A theorem in my book states:

Let $g$ be a function and $r$ a number fixed by the function (i.e. $g(r) = r$). Assume $g$ is continuously differentiable, $g(r) = r$ and $|g'(r)| < 1$, then the fixed point iteration is locally convergent to $r$.

In other words, the sequence defined by $g(r_i) = r_{i+1}$ converges to $r$.

Let $g(x) = 0.5x^2 + 0.5x$

First I try to find the fixed points. I would like to find $x$ such that:

$x = 0.5x^2 + 0.5x$

Upon simplifying and solving I get that $x = 0, 1$.

By testing it on a calculator, I find that both values are the limit of the sequences of numbers I get by repeated iteration. However, when I try to apply the theorem, I find that they shouldn't be!

By the theorem:

$g'(x)$ is continuous, thus the function $g(x)$ is continuously differentiable. Next, $g(0) = 0$ and $g(1) = 1$. BUT, $|g'(0)| = 1$ and $|g'(1)| = 2$. Neither are less than $1$, like I expected.

What am I doing wrong?

  • $\begingroup$ Isn't $g'(0)=1/2$? As for the other point, it might depend on your starting point. $\endgroup$ – Mark McClure Jan 29 '17 at 19:43

A small first remark : this theorem is a sufficient contition to have convergence, not a necessary one.

Now, as others have said, $|g'(0)| = \frac{1}{2} < 1$ so you have convergence.

For the second fixed point, it's easy to show that there isn't local convegence :

$\psi(x) = g(x)-x$ is strictly increasing on $[1,+\infty[$, so for every $\epsilon > 0$, $g(1+\epsilon) > 1+ \epsilon$, and by a quick induction, $\forall n > 0, g^n(1+\epsilon) > 1+ \epsilon$ (here it is the n-th composition) : it prove that starting from $1+\epsilon$, you cannot converge to $1$.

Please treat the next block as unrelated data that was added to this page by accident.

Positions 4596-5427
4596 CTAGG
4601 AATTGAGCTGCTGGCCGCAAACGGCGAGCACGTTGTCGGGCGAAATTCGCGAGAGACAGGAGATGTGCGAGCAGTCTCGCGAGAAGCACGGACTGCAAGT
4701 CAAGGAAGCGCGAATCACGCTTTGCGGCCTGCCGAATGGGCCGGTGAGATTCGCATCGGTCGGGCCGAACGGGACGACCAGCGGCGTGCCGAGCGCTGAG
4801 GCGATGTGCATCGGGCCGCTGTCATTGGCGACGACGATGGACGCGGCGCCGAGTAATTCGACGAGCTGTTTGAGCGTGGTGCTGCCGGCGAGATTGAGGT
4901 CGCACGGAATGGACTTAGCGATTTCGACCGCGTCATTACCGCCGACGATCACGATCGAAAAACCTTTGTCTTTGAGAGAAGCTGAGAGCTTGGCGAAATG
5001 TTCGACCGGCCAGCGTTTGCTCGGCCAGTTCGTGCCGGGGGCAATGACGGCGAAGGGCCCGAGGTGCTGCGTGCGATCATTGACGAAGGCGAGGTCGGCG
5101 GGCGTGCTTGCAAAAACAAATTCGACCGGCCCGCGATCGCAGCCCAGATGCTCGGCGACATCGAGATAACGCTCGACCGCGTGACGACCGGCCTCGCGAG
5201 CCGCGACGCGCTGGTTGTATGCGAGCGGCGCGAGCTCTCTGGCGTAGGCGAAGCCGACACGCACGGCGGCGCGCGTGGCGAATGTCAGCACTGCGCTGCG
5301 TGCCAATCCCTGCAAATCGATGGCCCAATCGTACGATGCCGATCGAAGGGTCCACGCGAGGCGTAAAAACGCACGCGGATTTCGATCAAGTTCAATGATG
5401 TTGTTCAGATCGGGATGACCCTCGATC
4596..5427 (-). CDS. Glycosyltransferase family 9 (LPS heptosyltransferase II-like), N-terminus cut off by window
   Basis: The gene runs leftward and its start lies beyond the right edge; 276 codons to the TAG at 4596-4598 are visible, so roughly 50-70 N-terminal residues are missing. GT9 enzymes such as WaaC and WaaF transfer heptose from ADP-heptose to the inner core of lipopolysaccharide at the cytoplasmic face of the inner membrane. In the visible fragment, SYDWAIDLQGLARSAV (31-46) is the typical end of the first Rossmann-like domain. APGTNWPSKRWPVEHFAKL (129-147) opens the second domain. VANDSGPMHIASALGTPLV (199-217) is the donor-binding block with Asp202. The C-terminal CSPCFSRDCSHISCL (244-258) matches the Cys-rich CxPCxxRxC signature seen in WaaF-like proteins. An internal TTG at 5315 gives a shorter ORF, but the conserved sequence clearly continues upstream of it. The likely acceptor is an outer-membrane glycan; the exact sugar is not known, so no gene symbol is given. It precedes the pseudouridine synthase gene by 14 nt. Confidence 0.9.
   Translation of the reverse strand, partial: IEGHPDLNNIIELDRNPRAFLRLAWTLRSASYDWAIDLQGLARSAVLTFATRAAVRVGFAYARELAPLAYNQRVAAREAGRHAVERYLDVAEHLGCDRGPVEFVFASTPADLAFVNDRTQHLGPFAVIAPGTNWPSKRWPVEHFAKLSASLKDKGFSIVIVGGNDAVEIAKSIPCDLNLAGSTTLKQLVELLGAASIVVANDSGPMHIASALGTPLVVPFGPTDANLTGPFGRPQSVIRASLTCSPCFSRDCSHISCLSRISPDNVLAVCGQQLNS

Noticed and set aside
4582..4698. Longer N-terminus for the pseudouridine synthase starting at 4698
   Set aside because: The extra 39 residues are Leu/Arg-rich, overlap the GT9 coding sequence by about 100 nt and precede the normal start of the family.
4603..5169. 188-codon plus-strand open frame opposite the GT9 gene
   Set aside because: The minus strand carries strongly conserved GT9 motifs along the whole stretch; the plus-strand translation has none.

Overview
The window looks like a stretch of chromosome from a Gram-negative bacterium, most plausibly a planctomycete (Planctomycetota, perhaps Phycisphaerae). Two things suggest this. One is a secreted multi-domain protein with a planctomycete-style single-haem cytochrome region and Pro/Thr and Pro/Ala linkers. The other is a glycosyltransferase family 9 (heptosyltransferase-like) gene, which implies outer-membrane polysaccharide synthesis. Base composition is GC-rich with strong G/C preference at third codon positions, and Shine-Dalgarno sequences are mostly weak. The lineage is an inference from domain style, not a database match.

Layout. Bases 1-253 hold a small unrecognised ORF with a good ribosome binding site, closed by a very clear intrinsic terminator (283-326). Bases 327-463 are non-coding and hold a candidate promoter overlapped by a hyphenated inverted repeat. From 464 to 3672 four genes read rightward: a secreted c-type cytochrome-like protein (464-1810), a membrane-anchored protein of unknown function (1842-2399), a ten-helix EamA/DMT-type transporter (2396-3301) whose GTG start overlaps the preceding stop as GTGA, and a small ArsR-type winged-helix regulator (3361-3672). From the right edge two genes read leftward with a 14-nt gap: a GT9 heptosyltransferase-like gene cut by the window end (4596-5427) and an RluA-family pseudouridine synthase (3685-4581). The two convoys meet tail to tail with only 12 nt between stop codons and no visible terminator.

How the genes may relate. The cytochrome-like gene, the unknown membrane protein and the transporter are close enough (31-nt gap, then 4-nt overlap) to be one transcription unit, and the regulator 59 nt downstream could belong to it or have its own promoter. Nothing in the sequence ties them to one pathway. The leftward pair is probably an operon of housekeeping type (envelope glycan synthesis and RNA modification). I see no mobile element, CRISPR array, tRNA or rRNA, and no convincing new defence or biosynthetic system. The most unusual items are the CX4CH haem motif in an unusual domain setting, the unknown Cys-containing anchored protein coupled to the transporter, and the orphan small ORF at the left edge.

Hence no matter what neighborhood of $1$ you take, you'll find an $x=1+\epsilon$ such that the iteration will not converge to $1$


I guess you have made a mistake in your differentiation: $g'(x) = x + 0.5$, so $g'(0) = 0.5$, but $g'(1) = 1.5$ which is indeed not smaller than 1

Moreover the theorem says it converges only locale, so for some starting value in a neighbourhood of the fixed Point. It just says that given a starting point close to the fixed point the method is garanteed tot converge.

So in this case it Will only converge in a neighbourhood of 0 and not for a neighbourhood of 1


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